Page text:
The Creta facelift builds on the mighty successful prior models
- Powerful new 1.5 turbo-petrol engine
- Just the right size
- Excellent fit-and-finish
- Sober styling will be more universally liked
- Improved ride quality
- DCT has noticeable lag in shifts
- Turbo-petrol restricted to top variant and AT
- Seat bolstering could be better
- No wireless Android Auto/ Apple Carplay in top variants
- Some plastics could have better quality
Hyundai’s Creta, after two generations and three iterations has proved to be a formidable force to reckon with, not just in the segment but the entire mass market. Performing consistently better than each previous version, it has become Hyundai’s most important model in the market. It created waves in 2015 when the first generation was launched and later in 2020 with the second one as well. You see then, it’s not “just” another crossover but really the daddy of the segment. With competition ramping up however, Hyundai has decided to give it a nip and tuck facelift and that is what we have with us here today. Is Hyundai staring at another sales record? Let’s find out!
Hyundai Creta facelift Design
Ironically enough, design was perhaps the biggest dividing factor among the general public. It was radical, space-y and unconventional. The facelift is different though. Make no mistake, it’s still not everybody’s Ferrari, yet hardly anybody should reject it solely on the basis of styling. At the front, the Creta now gets a square grille with 4 horizontal slats finished in “dark chrome” as Hyundai calls it. There is a new DRL element as well with a connected light bar going across. A massive faux silver skidplate underlines the front end and is flanked with the now vertically placed headlights. Note the absence of foglights as is in latest Hyundais.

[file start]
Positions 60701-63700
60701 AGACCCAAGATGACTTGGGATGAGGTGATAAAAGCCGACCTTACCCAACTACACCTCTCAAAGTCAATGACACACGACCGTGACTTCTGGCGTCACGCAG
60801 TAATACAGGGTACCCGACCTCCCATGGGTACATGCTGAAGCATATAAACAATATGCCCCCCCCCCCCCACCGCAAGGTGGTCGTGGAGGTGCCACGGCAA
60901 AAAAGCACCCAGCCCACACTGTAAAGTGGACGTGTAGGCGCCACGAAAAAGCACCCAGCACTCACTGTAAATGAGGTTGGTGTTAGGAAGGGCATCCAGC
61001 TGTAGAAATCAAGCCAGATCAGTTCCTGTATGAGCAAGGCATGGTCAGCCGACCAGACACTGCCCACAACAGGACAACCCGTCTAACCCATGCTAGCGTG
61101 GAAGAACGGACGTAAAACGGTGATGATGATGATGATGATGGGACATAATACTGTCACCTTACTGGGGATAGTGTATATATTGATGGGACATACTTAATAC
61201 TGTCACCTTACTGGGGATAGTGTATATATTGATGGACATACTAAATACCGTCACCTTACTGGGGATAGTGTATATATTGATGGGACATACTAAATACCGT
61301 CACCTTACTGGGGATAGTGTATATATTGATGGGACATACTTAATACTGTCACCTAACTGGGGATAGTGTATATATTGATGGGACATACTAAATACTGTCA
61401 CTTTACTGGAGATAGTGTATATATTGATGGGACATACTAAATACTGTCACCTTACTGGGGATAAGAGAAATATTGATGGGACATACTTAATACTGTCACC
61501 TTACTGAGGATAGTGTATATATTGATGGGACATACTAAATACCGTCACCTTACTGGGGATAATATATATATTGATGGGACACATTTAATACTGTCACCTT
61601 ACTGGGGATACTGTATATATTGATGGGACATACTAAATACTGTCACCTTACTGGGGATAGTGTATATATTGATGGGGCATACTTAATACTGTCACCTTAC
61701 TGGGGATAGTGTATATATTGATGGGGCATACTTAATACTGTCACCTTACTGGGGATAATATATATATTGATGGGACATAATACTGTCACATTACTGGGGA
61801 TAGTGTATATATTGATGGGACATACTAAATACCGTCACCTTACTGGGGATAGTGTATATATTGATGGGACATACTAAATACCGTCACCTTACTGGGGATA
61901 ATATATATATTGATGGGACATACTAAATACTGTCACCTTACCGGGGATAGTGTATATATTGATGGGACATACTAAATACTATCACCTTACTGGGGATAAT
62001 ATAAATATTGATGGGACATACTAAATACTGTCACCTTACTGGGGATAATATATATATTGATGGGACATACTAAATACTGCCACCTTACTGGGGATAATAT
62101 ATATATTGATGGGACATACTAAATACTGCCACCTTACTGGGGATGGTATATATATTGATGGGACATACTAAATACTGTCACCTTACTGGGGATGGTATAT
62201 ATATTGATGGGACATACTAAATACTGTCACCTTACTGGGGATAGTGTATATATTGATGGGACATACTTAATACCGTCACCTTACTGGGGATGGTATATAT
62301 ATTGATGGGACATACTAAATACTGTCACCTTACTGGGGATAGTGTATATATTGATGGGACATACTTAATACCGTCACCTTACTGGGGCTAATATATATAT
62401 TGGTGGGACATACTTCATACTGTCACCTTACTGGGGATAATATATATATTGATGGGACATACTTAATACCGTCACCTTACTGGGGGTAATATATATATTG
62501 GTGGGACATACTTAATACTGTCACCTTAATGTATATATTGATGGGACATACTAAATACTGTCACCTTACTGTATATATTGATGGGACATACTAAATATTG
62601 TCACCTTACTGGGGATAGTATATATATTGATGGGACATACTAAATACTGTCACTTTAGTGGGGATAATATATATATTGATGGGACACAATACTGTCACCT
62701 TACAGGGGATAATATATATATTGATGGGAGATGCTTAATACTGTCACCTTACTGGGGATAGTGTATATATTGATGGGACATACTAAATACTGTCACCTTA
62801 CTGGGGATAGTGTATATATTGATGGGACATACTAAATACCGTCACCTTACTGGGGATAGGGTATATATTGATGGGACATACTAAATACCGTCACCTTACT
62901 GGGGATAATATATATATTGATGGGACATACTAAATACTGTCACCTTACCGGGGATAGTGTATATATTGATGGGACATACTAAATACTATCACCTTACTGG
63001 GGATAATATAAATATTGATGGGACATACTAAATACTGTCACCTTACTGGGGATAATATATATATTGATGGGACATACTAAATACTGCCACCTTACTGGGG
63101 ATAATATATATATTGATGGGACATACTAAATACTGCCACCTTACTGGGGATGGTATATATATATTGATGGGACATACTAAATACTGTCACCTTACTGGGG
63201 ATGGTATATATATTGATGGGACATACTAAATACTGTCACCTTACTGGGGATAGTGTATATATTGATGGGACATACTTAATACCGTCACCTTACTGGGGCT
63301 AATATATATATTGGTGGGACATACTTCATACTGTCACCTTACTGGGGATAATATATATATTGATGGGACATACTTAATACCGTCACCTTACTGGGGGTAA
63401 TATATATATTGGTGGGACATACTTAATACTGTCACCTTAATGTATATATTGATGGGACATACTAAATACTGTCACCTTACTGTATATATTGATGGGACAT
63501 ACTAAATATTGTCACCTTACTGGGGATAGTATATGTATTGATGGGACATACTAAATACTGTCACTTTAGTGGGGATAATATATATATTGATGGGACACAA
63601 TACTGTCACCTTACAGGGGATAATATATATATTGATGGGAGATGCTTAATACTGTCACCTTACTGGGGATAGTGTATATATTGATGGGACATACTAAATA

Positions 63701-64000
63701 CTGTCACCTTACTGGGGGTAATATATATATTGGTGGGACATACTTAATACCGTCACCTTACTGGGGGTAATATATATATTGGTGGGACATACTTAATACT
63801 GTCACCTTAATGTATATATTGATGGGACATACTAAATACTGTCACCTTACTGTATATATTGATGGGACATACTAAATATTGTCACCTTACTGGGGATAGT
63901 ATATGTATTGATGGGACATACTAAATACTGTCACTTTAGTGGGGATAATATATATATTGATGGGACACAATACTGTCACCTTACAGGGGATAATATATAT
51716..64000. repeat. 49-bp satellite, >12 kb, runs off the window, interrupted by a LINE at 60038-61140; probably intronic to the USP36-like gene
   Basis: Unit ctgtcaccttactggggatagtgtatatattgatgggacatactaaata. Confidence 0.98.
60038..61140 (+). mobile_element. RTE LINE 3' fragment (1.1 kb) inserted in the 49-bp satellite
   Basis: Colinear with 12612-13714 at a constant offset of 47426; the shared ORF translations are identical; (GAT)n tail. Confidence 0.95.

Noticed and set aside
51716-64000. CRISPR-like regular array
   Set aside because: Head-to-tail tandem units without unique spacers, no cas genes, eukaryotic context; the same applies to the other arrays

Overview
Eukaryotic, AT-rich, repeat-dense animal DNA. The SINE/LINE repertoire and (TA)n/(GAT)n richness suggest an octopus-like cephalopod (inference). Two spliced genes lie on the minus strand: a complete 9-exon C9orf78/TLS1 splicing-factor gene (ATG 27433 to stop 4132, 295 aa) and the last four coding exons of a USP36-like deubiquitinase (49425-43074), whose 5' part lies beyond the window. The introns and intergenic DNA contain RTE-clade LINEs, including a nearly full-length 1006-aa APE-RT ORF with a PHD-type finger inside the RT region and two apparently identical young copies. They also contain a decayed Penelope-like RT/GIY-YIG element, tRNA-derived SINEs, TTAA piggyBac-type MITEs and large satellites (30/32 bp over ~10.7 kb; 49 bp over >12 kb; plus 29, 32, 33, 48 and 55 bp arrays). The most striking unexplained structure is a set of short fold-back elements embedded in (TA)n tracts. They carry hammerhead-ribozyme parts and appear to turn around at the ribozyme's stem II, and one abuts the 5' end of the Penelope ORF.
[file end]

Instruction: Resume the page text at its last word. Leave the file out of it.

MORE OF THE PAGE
Towards the side, not much has changed. It still retains the proportionate shape and the huge silver accent (something which should not exist). The only real change are the alloys which now get a more sharper and edgy design.
At the rear, the design has been cleaned up. The taillights now form a part of a sleek black surround encompassing the rear of the car along with a, you guessed it, connected light bar. The reverse light has been moved to the centre of the new rear bumper which can look a bit odd. Overall, one gets used to the styling much quicker than the pre-facelifts- something I am still to wrap my head around.
Hyundai Creta facelift Interior & Features
Inside is where the biggest changes lie. In true Hyundai fashion, the moment you sit inside you’re treated a modern, premium-feeling cabin. An updated dashboard in the facelift only does more than its part to make the cabin feel modern. Yes, some plastics in the lower part could be better, but overall it provides a nice-feeling cabin experience. The highlight inside is clearly the twin 10.25 inch screens; the centre one being a touchscreen and the other, a digital instrument cluster. Both screens are crisp, responsive and make the interior feel great. Another touch I love are the physical buttons for climate control functions- something disappearing slowly. A nice little touch is the rose gold trim going around the lower edge of the screens.